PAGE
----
opportunity for questions) and an opportunity for comments to be submitted by 30 April,
following which the group will conclude its work and submit its final recommendations
to the Archbishops’ Council. The Council will then report to the Synod and there will be
a Take Note debate in the July Synod, before the Council takes a final decision in the
autumn. Any consequential Standing Orders changes would come to the Synod for
approval in February 2010, so that new arrangements could come into operation at the
beginning of the next Synod, elected in autumn 2010.
Dioceses Commission begins review of structures
29 January 2009
Further provisions of the Dioceses, Pastoral and Mission Measure 2007 come into force on 1 February. The Measure makes it a duty of the Dioceses Commission to review the provincial and diocesan structure of the Church of England, including the size, boundaries and number of provinces and dioceses, and arrangements for episcopal ministry. It will also have the power to draw up reorganization schemes.
The Commission, chaired by Dr Priscilla Chadwick, consulted diocesan bishops as to what its priorities should be and drew up an initial work programme in the light of comments and suggestions.
The Commission will begin by examining the apparent anomaly whereby seven parishes wholly or partly within the area of the City of Peterborough unitary authority, with more than one third of the City’s population, are in the Diocese of Ely rather than that of Peterborough.
In the autumn of 2009, the Commission will commence a review of the boundaries of the five Yorkshire dioceses (Bradford, Ripon and Leeds, Sheffield, Wakefield and York). The aim will be to establish whether the shape and boundaries of the existing dioceses tend to facilitate the Church’s mission to the people and communities of Yorkshire or whether different boundaries would enable the Church to relate to them more effectively. The Commission has no agenda to reduce or increase the number of dioceses, but rather to ensure the best configuration to the communities that the dioceses serve, which could involve merging existing dioceses and/or creating new ones.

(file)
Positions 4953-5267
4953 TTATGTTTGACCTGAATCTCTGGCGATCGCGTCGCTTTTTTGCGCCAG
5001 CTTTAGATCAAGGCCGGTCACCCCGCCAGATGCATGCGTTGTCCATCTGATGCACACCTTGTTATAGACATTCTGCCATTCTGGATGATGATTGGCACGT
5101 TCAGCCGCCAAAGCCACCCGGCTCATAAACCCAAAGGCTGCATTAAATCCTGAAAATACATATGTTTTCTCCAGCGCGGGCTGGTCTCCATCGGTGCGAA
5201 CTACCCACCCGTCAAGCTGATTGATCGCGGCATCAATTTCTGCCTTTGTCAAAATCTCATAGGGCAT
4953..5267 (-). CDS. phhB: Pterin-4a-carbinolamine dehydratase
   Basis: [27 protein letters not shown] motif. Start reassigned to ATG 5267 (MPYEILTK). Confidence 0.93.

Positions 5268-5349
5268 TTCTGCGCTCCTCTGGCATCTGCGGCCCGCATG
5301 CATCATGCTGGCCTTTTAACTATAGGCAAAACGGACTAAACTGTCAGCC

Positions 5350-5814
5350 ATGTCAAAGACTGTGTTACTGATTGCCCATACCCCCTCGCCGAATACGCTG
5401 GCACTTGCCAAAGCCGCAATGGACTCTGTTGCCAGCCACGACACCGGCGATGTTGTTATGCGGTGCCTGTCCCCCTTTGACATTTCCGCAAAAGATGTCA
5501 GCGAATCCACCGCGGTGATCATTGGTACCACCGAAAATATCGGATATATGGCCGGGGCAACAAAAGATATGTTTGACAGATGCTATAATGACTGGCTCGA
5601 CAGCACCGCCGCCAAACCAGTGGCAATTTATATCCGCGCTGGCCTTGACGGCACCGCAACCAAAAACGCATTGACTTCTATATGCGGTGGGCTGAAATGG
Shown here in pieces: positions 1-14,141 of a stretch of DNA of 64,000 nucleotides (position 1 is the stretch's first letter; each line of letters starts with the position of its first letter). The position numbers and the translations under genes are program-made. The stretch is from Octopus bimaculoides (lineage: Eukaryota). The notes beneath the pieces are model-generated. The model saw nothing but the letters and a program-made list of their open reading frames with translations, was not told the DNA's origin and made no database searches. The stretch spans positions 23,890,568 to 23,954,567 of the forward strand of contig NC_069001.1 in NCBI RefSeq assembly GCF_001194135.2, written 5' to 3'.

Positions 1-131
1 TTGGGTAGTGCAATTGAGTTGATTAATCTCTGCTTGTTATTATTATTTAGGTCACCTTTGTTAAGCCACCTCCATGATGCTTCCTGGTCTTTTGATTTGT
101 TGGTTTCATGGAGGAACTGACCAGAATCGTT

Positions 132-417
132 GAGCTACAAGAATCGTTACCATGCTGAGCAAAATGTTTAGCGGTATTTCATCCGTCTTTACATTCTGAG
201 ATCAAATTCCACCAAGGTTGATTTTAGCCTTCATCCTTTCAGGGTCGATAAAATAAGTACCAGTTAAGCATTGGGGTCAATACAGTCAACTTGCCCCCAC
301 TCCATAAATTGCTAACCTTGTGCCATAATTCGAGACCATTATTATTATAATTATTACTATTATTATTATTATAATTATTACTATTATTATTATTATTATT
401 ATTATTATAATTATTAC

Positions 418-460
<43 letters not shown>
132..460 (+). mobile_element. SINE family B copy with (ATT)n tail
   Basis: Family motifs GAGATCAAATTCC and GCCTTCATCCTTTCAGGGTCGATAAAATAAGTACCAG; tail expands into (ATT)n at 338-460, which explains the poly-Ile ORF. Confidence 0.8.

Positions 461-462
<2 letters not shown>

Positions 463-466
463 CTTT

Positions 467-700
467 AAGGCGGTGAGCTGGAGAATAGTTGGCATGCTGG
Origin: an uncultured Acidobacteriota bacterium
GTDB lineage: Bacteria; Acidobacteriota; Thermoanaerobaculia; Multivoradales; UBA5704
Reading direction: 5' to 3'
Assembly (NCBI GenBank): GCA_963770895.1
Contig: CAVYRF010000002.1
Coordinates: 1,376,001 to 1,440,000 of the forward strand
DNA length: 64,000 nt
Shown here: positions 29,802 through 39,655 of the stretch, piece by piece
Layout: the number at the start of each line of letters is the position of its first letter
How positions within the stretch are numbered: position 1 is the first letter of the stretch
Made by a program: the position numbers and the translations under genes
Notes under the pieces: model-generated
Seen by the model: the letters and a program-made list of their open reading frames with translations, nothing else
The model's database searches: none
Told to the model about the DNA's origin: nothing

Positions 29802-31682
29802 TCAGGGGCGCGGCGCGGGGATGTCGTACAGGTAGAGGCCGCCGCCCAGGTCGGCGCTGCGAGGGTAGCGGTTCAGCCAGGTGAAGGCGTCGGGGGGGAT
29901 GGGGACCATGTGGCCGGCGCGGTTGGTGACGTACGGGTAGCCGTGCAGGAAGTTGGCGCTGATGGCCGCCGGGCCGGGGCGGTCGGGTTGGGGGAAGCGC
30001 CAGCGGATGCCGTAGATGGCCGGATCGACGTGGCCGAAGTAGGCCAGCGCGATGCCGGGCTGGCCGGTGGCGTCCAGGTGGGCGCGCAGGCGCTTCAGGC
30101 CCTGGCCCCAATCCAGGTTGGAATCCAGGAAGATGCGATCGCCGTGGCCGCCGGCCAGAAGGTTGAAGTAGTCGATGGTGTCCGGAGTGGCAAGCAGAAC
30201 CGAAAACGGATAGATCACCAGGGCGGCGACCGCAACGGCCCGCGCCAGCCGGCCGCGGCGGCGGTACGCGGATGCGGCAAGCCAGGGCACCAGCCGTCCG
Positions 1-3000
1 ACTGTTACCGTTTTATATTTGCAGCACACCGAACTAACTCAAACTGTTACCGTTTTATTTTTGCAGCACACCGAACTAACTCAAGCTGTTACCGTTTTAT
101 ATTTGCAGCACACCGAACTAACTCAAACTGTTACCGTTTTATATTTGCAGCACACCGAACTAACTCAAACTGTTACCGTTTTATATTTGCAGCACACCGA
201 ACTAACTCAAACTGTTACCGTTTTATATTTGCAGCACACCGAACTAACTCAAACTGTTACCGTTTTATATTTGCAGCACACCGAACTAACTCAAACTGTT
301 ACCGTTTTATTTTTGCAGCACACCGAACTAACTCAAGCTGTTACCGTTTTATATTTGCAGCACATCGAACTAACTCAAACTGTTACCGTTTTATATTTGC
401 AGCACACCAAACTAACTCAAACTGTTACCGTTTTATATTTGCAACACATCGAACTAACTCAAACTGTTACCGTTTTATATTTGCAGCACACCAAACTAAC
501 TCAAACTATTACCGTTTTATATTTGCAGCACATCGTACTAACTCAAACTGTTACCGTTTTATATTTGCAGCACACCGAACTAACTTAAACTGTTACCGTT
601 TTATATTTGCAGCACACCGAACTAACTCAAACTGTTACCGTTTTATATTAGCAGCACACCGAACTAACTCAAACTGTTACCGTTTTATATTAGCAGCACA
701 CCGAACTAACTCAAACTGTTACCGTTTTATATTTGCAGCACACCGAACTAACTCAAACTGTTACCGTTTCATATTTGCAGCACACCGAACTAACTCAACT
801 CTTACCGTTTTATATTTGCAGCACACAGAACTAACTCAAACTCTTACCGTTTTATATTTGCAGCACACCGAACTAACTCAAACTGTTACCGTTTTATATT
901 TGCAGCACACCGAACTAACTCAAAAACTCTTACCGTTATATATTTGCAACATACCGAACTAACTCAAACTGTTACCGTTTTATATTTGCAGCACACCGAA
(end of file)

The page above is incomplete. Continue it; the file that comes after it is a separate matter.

“The Commission is embarking on its review work with an open mind and a willingness to think radically, as well as an awareness of the need to be realistic,” said Dr Chadwick. “We have every confidence that the bishops and dioceses concerned will engage with the process in the same spirit.”
The Commission has a responsibility to consult widely. Its first step will be to seek the insights of the diocesan bishops, archdeacons and diocesan secretaries of the dioceses under review. It will then consult other leading clergy and laypeople of the dioceses, and representatives of any deaneries and parishes that might be affected by changes. Proposals for change will normally need the agreement of the diocesan synods concerned before going to the General Synod for decision. The Commission sees its role as one of helping the bishops, clergy and people of the Church of England in the areas concerned to come to a view as to how the Church can best be structured for mission in the 21st century.
In identifying the local communities to which the Church needs to relate, the Commission will look at how diocesan boundaries correlate with the boundaries of counties and unitary/metropolitan authorities and which configurations might best further the Church’s mission. It will also have in mind other factors. Among these are:
- the sense of local identity resulting from history and shared culture,
- contemporary communities reflecting the places between which people travel for work, shopping, leisure, education and health services,
- road and rail communication routes, and
- the accessibility and distance of cathedral cities by car and public transport from all parts of the diocese.